The Bill gives us an opportunity to look at how we can make positive changes to encourage more women to become involved in politics. On 8 March, International Women's Day, I was asked to speak to pupils at my old secondary school in Waterford city about women involved in politics. A recent report highlighted how women's pay still lagged behind that of their male colleagues. Again, one has to wonder why that is? At a certain point in their careers men forge ahead, while women seem to stay static. The same is true of politics. All over the country women are involved at grassroots level on local committees and in GAA and youth clubs but do not seem to want, or are not asked, to become involved in politics. The gender quotas to be implemented under the Bill will enrich political life and offer people the opportunity to choose a female Deputy to represent them. Of the 15 candidates who stood in the general election in Waterford, I was the only woman and I am the first female Deputy in the constituency of Waterford for 60 years. That tells us that something needs to be done. The Bill should be an interim measure. We should come back in five or ten years time and see how matters have progressed.

I welcome the opportunity to speak on the Electoral (Amendment) (Political Funding) Bill. It is opportune that today marks the publication of the Mahon tribunal report because it impinges directly on the provisions and culture of the Bill. In 1997 the Mahon tribunal, originally the Flood tribunal, commenced its business of inquiring into the planning history of 726 acres of land in north Dublin. Its terms of reference were extended a number of times, between 1998 and 2004. Today, after fourteen and a half years and at a cost of several hundred million euro, we have its final report. Its recommendations impinge directly on this legislation which deals with electoral expenditure, donations and contributions.

The tribunal has found that corruption affected every level of political life and that former Taoiseach Bertie Ahern failed to truthfully explain the source of money. It has rejected his evidence of dig-outs. It has also found that the former European Commissioner, Mr. Pádraig Flynn, wrongly and corruptly sought donations from Mr. Tom Gilmartin, that the late Mr. Liam Lawlor accepted inappropriate and corrupt payments from Arlington plc and that Mr. Owen O'Callaghan paid €1.8 million to Mr. Frank Dunlop over ten years.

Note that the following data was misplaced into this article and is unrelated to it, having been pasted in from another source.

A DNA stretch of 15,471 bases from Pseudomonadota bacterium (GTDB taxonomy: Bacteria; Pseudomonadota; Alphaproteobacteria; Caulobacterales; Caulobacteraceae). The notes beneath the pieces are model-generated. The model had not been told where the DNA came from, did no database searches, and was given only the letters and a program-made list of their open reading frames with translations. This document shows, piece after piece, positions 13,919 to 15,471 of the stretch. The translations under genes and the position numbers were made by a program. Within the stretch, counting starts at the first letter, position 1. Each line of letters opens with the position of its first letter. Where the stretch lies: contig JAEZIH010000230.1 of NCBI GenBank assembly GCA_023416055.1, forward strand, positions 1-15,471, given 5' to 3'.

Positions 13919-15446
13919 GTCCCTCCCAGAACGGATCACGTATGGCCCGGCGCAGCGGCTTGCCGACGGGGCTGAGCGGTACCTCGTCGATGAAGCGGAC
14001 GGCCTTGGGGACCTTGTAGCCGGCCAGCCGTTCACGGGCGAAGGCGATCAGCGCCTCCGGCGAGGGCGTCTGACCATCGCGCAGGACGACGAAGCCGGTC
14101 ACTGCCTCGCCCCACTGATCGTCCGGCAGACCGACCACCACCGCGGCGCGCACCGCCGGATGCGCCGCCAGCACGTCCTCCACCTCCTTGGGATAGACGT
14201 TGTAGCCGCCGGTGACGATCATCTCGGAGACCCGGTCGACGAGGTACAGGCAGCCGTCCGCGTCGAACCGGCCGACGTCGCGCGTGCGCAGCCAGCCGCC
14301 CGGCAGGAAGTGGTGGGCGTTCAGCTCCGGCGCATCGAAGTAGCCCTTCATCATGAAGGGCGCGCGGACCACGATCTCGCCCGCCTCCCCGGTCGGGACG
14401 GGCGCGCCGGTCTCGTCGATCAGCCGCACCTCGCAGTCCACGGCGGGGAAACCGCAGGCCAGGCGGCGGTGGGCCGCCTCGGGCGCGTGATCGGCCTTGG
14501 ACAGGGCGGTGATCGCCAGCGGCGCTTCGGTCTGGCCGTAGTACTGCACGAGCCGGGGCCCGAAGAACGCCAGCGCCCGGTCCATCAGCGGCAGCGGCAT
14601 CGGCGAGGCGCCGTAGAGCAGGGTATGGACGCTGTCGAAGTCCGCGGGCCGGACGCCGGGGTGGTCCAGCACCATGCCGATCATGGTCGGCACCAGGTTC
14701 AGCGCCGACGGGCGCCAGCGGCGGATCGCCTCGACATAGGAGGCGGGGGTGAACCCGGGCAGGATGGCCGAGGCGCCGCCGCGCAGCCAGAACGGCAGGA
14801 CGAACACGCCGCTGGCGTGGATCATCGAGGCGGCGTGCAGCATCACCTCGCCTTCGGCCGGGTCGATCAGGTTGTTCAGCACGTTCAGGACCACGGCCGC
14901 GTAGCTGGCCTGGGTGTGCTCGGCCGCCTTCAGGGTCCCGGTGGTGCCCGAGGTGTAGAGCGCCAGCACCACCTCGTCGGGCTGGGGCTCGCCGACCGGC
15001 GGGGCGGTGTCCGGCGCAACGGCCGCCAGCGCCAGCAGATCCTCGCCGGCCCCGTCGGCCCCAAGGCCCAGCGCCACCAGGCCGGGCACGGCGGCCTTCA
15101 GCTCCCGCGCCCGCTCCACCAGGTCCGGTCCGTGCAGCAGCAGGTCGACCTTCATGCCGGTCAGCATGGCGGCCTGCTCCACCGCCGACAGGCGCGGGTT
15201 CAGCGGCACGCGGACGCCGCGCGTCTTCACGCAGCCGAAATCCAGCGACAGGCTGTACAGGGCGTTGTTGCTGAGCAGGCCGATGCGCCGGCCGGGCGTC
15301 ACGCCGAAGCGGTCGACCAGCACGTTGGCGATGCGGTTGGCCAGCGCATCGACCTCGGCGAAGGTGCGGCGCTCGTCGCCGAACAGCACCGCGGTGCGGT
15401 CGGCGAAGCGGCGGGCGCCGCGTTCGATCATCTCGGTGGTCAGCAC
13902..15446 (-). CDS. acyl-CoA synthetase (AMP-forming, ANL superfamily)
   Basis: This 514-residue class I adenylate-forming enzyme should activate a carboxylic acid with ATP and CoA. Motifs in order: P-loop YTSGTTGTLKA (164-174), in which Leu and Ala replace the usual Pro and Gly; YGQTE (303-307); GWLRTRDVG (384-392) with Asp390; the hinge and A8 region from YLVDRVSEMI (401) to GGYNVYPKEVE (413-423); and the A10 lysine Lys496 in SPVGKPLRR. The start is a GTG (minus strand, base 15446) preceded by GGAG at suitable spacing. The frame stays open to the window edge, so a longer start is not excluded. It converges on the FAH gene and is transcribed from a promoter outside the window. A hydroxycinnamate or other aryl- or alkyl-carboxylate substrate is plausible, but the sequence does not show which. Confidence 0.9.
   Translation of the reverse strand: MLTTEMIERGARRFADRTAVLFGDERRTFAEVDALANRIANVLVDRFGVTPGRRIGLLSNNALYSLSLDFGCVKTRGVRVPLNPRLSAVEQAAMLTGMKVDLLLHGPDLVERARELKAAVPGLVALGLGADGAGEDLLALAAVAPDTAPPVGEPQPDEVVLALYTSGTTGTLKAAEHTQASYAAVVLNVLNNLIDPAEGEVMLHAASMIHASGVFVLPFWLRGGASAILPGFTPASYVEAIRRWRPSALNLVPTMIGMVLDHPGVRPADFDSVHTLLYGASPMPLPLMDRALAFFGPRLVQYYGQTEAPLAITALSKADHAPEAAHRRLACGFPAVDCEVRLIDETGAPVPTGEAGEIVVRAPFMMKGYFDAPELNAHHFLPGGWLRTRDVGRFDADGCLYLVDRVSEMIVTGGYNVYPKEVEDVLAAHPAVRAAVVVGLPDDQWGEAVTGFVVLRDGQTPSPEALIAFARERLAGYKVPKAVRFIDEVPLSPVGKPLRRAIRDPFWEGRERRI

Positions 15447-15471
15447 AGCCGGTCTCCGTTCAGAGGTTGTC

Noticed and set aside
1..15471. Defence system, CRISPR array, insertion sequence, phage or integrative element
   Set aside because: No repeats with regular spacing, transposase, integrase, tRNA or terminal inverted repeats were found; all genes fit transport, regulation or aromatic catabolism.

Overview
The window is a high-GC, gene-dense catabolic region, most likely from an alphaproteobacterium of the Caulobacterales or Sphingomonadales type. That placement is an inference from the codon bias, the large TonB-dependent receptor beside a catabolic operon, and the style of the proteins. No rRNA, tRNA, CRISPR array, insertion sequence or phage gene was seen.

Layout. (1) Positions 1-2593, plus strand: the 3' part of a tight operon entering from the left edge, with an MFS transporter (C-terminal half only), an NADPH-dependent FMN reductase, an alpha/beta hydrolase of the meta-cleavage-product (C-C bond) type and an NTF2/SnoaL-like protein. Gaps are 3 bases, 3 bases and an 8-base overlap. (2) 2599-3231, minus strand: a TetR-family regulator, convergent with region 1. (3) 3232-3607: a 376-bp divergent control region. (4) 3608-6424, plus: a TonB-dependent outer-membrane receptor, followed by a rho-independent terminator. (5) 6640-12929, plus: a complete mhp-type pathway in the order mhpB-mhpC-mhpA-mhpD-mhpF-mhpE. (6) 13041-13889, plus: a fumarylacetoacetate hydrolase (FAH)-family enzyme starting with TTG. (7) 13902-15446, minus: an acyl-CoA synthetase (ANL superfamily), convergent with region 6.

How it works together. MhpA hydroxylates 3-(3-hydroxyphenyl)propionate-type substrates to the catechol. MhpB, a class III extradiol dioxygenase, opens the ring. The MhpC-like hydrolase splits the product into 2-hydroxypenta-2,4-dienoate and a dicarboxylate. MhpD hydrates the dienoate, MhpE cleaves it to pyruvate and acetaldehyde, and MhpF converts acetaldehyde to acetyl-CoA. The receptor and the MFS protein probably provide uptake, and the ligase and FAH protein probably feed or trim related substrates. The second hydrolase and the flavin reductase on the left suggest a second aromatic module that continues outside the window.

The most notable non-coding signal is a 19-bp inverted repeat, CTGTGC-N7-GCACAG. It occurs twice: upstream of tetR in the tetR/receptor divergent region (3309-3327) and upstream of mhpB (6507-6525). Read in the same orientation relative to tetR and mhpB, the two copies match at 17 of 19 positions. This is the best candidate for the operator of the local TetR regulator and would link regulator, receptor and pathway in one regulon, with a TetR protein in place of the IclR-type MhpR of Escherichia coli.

The report states that corruption affected every level of Irish political life and was allowed to continue unabated. It also draws attention to the various attacks on the tribunal by Ministers in an attempt to undermine the tribunal and to deflect it from its business. The recommendations and findings of the tribunal are far reaching and they must be taken into account in this legislation. In the wake of the report I call on serving politicians who were members of the Cabinet under the former Taoiseach, Mr. Bertie Ahern, to resign and retire from public life. The report's recommendations are a devastating indictment of the conduct of political affairs in this country over a long period. Those who served in high office in those Cabinets and who are still in public life should resign and retire from public life immediately.

The Bill must be withdrawn following the report's publication and, at a minimum, redrafted on the basis of the tribunal's recommendations. I would go further than that. I will elaborate on the matter in due course. The Bill must be withdrawn and cognisance must be taken of the tribunal report's recommendations in the redrafting of the legislation.

It is important to put on record some of the general details outlined in the report about corruption in general. The report outlines that:

Corruption, in particular political corruption, is a deeply corrosive and destructive force. While frequently perceived as a victimless crime, in reality its victims are too many to be identified individually. Political corruption diverts political resources to the benefit of the few and at the expense of the many. It undermines social equality and perpetuates unfairness. Corruption in public office is a fundamental breach of public trust and inherently incompatible with the democratic nature of the State.